The Lancaster Museum of Art and History is opening its latest exhibition season, Activation, a series of solo exhibitions from artists Mark Steven Greenfield, April Bey, Paul Stephen Benjamin, Carla Jay Harris, and Keith Collins. The opening reception for Activation will be held on Saturday, January 22, 2022 from 4 to 6 p.m., in tandem with What Would You Say? Activist Graphics from the Los Angeles County Museum of Art, the second exhibition in its Local Access series. The exhibitions will remain on view until April 17, 2022.
Born in Indiana while her father was stationed at Fort Benjamin, Carla Jay Harris spent most of her childhood in flux, moving every two or three years in and out of the United States. “My nomadic childhood is what, in part, has attracted me to photography. The camera is a way for me to attach permanence,” she says. “A Season in the Wilderness” is the most recent development of “Celestial Bodies”, an ongoing series by Harris, which stems from her experiences as a ‘third-culture kid’ — feeling othered by race, culture, language, and nationality. “Throughout history, mythology has served humankind’s need to understand its surroundings... Through myth-making, I have been able to tap into a sense of belonging that extends from a connection to universal cultural concerns and narratives,” Harris says.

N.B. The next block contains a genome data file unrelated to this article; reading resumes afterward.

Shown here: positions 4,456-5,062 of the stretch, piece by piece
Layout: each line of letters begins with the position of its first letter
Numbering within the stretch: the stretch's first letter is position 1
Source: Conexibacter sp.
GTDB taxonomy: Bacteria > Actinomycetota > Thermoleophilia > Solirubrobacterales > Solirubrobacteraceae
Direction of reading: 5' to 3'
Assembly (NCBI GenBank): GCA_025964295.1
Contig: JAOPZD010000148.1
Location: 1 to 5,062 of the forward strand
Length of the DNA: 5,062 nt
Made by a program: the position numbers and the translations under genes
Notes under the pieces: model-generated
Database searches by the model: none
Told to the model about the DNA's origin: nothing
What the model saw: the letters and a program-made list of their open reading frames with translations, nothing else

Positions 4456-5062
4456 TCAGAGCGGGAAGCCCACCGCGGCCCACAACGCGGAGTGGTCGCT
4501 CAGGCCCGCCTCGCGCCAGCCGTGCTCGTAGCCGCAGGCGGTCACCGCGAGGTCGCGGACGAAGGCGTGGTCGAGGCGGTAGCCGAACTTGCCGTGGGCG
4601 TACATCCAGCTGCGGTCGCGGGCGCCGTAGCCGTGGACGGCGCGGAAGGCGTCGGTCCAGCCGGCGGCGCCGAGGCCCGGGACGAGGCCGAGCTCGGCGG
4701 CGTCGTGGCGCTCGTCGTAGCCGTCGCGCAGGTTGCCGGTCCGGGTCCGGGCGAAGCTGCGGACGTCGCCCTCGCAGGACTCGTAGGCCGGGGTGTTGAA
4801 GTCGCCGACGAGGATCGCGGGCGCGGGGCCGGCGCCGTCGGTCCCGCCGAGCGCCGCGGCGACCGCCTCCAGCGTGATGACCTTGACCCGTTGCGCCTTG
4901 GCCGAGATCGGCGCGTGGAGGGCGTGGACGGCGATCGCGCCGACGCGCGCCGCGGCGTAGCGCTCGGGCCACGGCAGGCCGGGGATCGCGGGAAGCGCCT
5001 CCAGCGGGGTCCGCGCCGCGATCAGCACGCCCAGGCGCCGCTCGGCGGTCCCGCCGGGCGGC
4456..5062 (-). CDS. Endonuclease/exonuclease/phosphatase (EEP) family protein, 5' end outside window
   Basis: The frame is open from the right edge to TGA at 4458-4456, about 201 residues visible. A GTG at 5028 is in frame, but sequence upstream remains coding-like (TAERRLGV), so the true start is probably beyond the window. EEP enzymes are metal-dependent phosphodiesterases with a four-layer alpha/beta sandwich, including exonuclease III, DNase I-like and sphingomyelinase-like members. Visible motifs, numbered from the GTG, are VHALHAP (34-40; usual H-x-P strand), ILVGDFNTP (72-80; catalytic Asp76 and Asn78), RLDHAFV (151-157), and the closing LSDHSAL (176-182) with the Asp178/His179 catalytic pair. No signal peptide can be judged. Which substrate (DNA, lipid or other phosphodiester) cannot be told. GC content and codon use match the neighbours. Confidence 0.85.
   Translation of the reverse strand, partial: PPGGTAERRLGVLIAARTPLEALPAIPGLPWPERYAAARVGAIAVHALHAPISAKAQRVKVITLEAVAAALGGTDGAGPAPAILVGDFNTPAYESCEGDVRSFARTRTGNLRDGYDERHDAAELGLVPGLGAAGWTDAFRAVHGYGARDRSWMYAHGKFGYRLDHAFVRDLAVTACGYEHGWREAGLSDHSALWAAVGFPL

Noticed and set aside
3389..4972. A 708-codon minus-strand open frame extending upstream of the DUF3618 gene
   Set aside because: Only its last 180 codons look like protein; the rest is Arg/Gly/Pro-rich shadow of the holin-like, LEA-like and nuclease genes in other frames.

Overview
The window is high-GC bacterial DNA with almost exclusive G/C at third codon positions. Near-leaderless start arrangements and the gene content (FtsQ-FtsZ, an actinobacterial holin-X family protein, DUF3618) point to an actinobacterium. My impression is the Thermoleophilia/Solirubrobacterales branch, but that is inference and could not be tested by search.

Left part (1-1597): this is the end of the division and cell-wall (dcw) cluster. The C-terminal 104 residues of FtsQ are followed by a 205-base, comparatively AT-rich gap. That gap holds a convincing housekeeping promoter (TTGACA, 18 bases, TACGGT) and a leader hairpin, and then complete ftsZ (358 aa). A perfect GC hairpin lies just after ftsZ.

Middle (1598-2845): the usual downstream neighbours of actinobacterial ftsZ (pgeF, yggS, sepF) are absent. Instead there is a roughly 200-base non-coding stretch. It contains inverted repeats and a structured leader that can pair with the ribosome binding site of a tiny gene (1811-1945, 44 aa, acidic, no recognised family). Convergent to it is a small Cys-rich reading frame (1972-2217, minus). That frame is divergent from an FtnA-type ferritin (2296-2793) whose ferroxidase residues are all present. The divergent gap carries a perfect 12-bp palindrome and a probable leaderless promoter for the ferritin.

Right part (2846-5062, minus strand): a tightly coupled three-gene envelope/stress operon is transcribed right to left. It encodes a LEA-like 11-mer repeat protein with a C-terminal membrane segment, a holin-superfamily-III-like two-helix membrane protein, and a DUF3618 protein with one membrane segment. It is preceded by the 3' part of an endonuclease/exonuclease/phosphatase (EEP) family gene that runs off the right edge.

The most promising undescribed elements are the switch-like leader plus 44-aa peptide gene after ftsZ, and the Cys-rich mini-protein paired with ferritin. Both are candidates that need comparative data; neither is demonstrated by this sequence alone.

Carla Jay Harris trained as a photographer and cinematographer, working in the commercial art field in New York for nearly ten years before committing herself to a contemporary art practice in 2011. In 2013, she moved to Southern California to earn her Master of Fine Arts degree at the University of California, Los Angeles, and has stayed in the area ever since. Over the last decade, Carla Jay Harris’ artistic practice has evolved to include installation, collage, and drawing in addition to photographic methods.
Harris has exhibited extensively in California and on the East Coast, participating in solo, two-person, and group exhibitions. She has received numerous awards, grants, residencies, and fellowships, and her work can be found in the collections of the California African American Museum in Los Angeles, the Crocker Art Museum in Sacramento, and the Lancaster Museum of Art and History, among others.
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